You'll feel it in the morning — and the afternoon and evening, too.
You expect to feel rough first thing in the morning after a night of heavy drinking. But researchers who took a closer look at impairment long after the drinking was done, say that's just the beginning of the story. (Photo: Fure/Shutterstock)
The common way to fend off the ill effects of a night of drinking — something researchers say you shouldn't do anyway — is to drink a lot of water and get a lot of sleep. With luck, you'll offset the worst of it and get on with your life.
Or will you? According to a study published in the journal Addiction, the effects of heavy drinking will linger in your body even after the alcohol is gone from your body.
"Our findings demonstrate that hangover can have serious consequences for the performance of everyday activities such as driving and workplace skills such as concentration and memory," Sally Adams, senior author and a lecturer of psychology at the University of Bath, said in a statement.
Too many drinks
Adams and her fellow researchers conducted a meta-analysis, or a study of studies, of researcher papers with the words "alcohol" and "hangover" in them. Ultimately, 11 out of 770 academic articles surveyed contained enough information to be included, along with 19 experimental studies that used hung over participants. Those experimental studies covered over 1,000 participants since the 1970s.
All the information from the studies regarding hangover severity, blood alcohol content (BAC) and cognitive performance were extracted from their respective works, and then Adams and her team calculated an estimate of the effects.
The results shouldn't surprise anyone who's had a hangover. Problems with long- and short-term memory were consistently found, along with the ability to maintain sustained attention. Psychomotor skills related to tasks that require movement and coordination, like driving, were similarly impaired. These effects could be observed even a day later.
"We found that hangover impaired psychomotor speed, short and long term memory and sustained attention. Impaired performance in these abilities reflects poorer concentration and focus, decreased memory and reduced reaction times the day after an evening of heavy drinking," said lead author and Bath Ph.D. student Craig Gunn.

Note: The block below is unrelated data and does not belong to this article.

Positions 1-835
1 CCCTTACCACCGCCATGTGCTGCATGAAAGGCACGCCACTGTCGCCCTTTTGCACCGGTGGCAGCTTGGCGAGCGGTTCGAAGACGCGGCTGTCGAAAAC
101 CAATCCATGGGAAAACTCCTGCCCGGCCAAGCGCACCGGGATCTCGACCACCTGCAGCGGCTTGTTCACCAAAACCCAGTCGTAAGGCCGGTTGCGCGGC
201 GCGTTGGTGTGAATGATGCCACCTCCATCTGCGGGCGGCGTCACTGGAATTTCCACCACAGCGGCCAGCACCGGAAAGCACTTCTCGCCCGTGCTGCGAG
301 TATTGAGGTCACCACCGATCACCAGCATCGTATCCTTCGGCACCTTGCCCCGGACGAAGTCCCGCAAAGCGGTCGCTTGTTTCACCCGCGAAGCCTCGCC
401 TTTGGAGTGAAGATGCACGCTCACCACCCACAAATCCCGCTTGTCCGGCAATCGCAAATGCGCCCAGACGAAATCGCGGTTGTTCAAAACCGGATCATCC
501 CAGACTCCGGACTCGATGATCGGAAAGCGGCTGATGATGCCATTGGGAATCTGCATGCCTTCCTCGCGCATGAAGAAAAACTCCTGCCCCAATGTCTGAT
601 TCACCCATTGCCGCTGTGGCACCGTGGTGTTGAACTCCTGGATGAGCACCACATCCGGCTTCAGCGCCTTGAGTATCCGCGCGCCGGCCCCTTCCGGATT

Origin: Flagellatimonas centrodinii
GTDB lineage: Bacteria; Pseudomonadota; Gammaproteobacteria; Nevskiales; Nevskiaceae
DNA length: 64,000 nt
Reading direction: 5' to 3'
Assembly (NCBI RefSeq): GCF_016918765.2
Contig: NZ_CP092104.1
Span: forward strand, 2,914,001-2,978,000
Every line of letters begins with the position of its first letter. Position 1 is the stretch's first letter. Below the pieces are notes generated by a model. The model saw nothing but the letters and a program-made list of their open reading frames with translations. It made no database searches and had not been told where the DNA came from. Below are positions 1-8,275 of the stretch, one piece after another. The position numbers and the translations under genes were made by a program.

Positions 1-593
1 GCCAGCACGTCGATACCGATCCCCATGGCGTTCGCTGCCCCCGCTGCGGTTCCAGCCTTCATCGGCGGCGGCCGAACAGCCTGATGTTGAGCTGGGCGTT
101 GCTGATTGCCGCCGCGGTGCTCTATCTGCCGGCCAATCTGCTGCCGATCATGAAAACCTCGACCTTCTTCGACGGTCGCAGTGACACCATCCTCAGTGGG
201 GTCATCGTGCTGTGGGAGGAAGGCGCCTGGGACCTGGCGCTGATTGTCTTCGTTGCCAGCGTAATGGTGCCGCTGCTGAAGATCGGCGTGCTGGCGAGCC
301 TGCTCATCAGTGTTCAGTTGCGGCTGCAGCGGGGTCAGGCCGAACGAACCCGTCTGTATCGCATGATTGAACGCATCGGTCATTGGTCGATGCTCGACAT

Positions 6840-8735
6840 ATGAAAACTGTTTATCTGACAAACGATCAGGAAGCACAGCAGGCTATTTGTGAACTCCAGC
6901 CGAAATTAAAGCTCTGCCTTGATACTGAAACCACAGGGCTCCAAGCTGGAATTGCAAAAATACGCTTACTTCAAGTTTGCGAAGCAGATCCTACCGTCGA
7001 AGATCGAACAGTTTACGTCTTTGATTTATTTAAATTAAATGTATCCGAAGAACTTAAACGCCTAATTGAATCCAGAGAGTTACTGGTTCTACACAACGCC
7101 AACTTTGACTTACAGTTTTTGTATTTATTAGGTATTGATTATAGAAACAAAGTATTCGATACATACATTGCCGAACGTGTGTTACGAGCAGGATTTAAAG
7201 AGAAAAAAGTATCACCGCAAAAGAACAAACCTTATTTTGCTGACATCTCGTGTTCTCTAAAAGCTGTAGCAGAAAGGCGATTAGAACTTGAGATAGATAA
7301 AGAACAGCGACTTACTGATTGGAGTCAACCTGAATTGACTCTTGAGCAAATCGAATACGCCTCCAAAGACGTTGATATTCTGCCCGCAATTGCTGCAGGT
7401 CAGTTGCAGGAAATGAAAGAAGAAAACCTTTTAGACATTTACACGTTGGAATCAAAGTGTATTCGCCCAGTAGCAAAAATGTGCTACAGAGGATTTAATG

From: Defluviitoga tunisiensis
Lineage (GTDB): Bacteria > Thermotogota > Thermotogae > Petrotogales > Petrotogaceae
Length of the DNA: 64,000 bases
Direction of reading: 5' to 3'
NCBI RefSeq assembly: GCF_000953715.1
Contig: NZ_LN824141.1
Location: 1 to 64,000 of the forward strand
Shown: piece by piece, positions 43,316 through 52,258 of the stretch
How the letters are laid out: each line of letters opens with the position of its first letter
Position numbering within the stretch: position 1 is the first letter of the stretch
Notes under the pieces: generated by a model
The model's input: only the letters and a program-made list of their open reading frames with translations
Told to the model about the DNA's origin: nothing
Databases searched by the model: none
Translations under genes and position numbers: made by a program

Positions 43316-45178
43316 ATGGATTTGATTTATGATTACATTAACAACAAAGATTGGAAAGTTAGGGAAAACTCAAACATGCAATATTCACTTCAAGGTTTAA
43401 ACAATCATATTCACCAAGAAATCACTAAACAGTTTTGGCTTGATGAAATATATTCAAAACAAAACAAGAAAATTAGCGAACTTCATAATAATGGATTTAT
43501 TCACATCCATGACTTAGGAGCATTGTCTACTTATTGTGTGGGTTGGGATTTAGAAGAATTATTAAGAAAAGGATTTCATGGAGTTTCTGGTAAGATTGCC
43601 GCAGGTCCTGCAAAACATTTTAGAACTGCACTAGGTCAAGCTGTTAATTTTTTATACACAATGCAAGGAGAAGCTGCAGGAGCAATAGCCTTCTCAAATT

In short: Even after alcohol has left your body, your body doesn't simply bounce back, good as new.
A dehydrating experience
The only way to avoid a hangover is not to drink. (Photo: AndreyCherkasov/Shutterstock)
The reason you body takes time to recover has to do with what alcohol does to your body, particularly your brain.
Alcohol inhibits the production of vasopressin, a hormone that stops you from urinating if your body determines it needs to hold onto water. If there's no vasopressin, your kidneys work overtime and you end up having to urinate a lot. This is why even if you're attempting to match alcohol with water to head off the effects, you're really just lowering the severity of the dehydration, not balancing out the alcohol.
Your organs, at this point, are drawing in as much fluid as they can to keep functioning, and this can take away fluid from your brain. The dura, the membrane that surrounds our brain, shrinks due to the loss of water in the body. It's what causes the headache you experience during a hangover.
While you're urinating, you're also washing out nutrients your body needs, according to Forbes, and these nutrients — including magnesium, potassium and sodium — help with your cognitive functions.
The dura doesn't immediately grow back to its proper size after the alcohol has left your body, and those nutrients need to be replenished as well. This is why the effects of alcohol linger on — long after you've taken your final sip for the night.
Related on Eyes On Events: